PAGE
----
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Heat-Balancing Act at the Normandy

Bill Morris in Building Operations on October 7, 2016

Upper West Side

Normandy Hot and Cold

Bennett Lincoff, former co-op board president, atop The Normandy (photo by Jennifer Wu)

Oct. 7, 2016

The Normandy, an Emery Roth-designed Art Deco gem on Riverside Drive between 86th and 87th Streets, opened in the late 1930s and became a co-op in 1979. When Bennett Lincoff joined the co-op board in 2009, he got an earful. “Immediately when I got on the board,” Lincoff says, “I heard people complaining, ‘I’m too cold,’ ‘I’m too hot.’”

The problem was two-fold: construction and location. The 235-unit Normandy was built with single-pane casement windows; and when icy winter winds skate off the nearby Hudson River, the west-facing apartments were frequently too cold, while apartments on the sunny southern or the leeward eastern side were frequently too hot. To unbalance things even more, some shareholders installed energy-efficient windows, but more than half did not. Many installed window and through-the-wall air conditioners, which leaked cold air in the winter. Radiator valves were wearing out or no longer functioning. The Normandy needed help.

Lincoff, a copyright attorney, hit on a simple idea: why not survey the entire building – and then attack the problem based on hard data, as well as anecdotal evidence from the shareholders?

“After I created the survey, I badgered people until they answered,” Lincoff says. “I got a 92 percent response [rate]. Then I created a database and analyzed what was going on.”

The results were not entirely surprising. Two of the most problematic apartment lines were the overly cold H line, at Riverside Drive and 87th Street facing the river, and the overly hot L line, facing the sheltered inner courtyard. To refine the data, Lincoff teamed up with the resident manager, Halit Mehmetaj, who was hired in 2012, shortly after the board had contracted with Orsid Realty. Together Lincoff and Mehmetaj visited every apartment on the H and L lines, noting types of windows, presence and types of air conditioners, and the number of functioning and malfunctioning radiators and valves. Based on all the accumulated data and anecdotal evidence, the board and management started casting about for solutions to the problem. Some of the initial cost estimates went higher than $500,000.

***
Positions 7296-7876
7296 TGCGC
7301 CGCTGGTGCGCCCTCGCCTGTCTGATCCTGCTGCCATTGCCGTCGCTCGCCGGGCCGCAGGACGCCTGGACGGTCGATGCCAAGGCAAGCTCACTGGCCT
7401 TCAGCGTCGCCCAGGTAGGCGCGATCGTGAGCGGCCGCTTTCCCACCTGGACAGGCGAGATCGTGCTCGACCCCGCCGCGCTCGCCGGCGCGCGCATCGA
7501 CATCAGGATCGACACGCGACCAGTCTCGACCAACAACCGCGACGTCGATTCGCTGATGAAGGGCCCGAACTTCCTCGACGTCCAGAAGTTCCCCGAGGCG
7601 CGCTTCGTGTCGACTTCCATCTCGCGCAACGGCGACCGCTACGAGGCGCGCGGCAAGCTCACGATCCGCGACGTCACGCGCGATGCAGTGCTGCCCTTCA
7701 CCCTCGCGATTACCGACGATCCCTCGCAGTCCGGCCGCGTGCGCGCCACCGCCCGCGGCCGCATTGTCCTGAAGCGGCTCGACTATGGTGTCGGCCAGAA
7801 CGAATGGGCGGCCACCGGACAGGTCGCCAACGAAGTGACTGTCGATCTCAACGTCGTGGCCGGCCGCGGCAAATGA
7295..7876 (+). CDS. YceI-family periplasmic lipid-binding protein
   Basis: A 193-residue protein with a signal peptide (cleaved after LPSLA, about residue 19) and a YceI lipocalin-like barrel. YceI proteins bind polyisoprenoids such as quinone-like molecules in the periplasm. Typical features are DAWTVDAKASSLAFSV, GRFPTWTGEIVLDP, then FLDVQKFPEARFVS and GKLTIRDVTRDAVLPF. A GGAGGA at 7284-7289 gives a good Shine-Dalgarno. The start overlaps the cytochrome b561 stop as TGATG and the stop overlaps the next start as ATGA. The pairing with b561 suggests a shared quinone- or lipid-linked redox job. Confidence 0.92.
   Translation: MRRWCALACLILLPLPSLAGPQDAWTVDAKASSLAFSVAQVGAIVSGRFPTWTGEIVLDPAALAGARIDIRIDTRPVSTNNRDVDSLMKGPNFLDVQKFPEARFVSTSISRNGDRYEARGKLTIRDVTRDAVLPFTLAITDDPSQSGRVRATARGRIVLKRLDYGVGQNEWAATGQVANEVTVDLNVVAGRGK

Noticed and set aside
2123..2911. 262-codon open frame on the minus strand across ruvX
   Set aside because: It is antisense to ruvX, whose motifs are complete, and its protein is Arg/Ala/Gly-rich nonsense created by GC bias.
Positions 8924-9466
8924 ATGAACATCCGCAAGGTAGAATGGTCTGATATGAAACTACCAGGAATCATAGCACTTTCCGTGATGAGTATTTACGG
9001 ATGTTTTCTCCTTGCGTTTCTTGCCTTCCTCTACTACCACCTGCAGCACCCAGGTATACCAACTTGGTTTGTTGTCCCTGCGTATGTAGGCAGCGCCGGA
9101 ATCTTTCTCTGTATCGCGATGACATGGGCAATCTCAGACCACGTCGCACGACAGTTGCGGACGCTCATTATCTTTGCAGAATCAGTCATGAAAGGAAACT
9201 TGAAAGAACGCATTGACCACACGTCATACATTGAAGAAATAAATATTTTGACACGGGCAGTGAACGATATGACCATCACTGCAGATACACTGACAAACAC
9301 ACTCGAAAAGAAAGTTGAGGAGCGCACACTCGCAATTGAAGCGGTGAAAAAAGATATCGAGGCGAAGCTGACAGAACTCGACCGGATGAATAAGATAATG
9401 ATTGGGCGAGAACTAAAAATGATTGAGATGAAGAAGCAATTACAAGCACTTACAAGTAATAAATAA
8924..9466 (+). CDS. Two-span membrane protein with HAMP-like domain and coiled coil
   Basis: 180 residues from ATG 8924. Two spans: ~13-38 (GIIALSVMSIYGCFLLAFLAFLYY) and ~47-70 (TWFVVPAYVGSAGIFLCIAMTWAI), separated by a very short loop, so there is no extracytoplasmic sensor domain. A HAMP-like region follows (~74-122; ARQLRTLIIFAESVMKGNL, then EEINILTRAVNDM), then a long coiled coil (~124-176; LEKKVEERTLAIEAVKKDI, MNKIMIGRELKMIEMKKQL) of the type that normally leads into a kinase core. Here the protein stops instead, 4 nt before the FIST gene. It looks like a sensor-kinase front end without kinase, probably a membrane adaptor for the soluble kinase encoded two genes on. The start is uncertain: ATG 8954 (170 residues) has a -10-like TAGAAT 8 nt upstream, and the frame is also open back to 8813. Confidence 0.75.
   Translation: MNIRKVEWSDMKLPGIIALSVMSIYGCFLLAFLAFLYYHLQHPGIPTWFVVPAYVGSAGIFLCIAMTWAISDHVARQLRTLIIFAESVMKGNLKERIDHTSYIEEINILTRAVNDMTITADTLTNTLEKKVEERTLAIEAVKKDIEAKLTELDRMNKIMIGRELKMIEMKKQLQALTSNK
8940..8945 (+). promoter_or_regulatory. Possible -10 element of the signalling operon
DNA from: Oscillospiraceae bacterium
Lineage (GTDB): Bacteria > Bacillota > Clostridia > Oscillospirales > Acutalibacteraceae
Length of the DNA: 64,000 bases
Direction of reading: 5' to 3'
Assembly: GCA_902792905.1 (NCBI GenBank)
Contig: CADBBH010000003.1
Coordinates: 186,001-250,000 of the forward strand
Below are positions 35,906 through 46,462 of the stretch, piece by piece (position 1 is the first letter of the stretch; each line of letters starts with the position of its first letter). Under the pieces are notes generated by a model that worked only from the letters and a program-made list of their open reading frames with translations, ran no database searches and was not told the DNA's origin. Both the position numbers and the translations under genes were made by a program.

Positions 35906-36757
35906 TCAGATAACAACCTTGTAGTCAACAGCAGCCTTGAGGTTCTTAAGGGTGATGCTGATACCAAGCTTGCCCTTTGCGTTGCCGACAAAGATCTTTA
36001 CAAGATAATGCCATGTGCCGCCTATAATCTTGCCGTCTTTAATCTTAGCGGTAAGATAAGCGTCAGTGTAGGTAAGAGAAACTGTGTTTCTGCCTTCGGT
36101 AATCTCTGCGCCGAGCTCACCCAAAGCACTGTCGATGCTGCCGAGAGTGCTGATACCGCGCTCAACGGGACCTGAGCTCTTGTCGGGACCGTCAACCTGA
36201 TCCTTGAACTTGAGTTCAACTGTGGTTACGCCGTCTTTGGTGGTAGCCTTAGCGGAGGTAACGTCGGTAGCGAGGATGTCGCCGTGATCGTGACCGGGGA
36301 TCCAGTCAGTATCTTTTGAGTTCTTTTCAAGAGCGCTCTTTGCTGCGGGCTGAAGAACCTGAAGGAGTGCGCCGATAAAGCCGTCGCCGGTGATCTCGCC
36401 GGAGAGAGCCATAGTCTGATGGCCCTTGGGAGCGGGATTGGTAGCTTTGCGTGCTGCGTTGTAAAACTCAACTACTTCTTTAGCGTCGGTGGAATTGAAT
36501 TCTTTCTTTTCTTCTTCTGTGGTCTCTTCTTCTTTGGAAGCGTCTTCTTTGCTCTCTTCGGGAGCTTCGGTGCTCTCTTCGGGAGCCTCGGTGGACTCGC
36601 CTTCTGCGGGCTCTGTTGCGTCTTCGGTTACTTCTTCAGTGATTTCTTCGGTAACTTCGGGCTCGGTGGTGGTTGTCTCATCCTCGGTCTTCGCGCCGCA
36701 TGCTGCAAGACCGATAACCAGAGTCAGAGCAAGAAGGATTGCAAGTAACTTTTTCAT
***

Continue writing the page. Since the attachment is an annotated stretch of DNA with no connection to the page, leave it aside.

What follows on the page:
Lewis Kwit, president of Energy Investment Systems, was hired in 2012 to perform the required sustainability audit for the building, and he was soon involved in the project to balance the Normandy’s heat.

A two-pronged attack was developed. The first was low-tech: weatherstripping the original windows, putting thermal sleeves on air conditioners, and inspecting all radiators and valves. The second step was to divide the building into four zones, based on prevailing interior temperatures, and then find a high-tech way to distribute heat based on each zone’s needs.

“We found a zone valve system that would heat each of the four zones separately,” says Kwit. As an experiment, the contractor Leonard-Powers installed three motorized steam valves in the too-hot L line in 2013. Sensors were placed in eight apartments and linked to a computer, which could regulate the flow of steam to the entire line based on temperature fluctuations in those eight apartments. It worked. Four valves were then installed in each of the horizontal steam pipes in the basement that feed all of the building’s risers.

The cost turned out to be about half the original estimates – $150,000 for the heat-balancing system, plus $100,000 for asbestos abatement.

Bob Kheel, who joined the board in 2010 and succeeded Lincoff as president in 2013, says the board imposed a $2 million assessment over two years to cover balancing the heat, replacing the mechanicals on all six elevators, converting to gas, and switching to electrical submetering.

“The number of complaints about heat has dropped dramatically,” Kheel says. “That’s the best indication that it’s been a success. We’re very pleased with what happened.”

So is Lincoff. “I ran for the board because I thought it was a way to protect and enhance my investment – and make a positive contribution to the shareholder community,” he says. “The heat-balancing project had to be pushed from the inside. This was a quality-of-life issue. In the end, I learned that any board that wants to get something done has to do it themselves.”

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